Reflections on inclusion from the USCJ Convention


At the Ruderman Family Foundation (RFF), we believe that an inclusive mindset is the most critical component of an inclusive culture.  When we refer to an inclusive mindset, we are speaking of the belief that inclusion is essential for the vitality and continuity of our communities.  From the perspective of Jewish continuity, we can’t afford to exclude the 20% among us who have disabilities.  And at a time when our synagogues are seeking members who will get involved, serve on committees, and bring new energy, we rely on everyone.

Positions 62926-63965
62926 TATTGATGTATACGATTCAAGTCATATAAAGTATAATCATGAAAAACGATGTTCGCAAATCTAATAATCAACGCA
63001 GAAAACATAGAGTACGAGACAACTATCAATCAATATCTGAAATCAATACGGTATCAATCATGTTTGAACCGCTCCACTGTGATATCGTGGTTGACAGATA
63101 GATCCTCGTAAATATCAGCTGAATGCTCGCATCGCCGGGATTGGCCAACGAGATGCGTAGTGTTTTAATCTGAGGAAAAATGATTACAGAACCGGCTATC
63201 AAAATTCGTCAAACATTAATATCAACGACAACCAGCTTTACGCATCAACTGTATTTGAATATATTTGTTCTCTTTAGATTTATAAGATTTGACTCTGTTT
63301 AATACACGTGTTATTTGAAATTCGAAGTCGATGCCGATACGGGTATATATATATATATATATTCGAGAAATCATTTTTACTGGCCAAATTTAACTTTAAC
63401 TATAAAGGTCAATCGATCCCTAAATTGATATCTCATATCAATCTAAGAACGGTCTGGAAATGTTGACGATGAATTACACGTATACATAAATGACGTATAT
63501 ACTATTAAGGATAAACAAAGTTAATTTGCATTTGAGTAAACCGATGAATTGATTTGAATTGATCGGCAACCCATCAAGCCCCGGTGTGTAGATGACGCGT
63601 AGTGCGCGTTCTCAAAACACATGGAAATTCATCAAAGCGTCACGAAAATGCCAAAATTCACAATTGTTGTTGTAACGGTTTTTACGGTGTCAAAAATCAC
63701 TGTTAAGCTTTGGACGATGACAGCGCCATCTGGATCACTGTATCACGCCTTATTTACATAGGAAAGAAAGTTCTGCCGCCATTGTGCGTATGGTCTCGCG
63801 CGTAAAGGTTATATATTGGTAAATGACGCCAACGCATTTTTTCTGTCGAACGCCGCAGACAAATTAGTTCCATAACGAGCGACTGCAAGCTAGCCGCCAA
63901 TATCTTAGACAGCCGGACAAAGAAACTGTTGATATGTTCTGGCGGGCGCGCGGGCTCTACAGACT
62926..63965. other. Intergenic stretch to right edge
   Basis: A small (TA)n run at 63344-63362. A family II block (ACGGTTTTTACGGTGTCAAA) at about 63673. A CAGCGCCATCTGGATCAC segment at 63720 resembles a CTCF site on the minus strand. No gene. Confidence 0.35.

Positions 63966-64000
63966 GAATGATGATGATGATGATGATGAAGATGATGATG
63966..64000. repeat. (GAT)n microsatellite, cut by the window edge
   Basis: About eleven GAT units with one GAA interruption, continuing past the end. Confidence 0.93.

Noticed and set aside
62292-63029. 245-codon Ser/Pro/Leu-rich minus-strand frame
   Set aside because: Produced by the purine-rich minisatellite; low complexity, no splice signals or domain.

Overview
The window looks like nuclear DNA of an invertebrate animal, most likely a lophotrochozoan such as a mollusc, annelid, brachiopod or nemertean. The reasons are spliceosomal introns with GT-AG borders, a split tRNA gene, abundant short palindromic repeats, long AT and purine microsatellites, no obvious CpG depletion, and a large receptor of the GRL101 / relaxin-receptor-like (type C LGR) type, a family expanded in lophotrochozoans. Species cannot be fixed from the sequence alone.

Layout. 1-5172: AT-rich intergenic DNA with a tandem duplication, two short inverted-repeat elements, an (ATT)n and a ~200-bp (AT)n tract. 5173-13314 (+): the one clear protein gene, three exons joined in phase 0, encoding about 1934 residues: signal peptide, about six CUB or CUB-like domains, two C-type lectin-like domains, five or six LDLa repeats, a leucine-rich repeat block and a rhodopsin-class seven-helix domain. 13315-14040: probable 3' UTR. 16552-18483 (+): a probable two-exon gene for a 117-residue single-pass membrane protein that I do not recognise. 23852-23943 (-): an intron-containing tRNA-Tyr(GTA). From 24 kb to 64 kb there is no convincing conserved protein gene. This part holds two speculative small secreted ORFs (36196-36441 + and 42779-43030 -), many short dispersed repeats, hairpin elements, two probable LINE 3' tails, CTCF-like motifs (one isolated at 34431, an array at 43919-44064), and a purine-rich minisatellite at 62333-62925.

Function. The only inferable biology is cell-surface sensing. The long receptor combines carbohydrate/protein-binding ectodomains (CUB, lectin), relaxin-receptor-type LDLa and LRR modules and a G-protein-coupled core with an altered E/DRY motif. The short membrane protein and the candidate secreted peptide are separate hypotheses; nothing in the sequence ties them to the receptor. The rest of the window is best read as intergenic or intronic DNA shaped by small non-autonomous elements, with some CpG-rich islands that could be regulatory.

Another key element of an inclusive mindset is the belief that a welcoming attitude makes all the difference in the world.  Things like ramps and elevators are important, but by themselves, objects do not make people feel welcome.  People display hospitality through their words and actions: a congregant who greets a newcomer with a friendly smile, a rabbi who talks about inclusion from the pulpit, an outreach professional that includes pictures of congregants with disabilities in marketing materials – these are examples of things that we can all do to make people feel welcome.  And, luckily, they cost no money and very little time.

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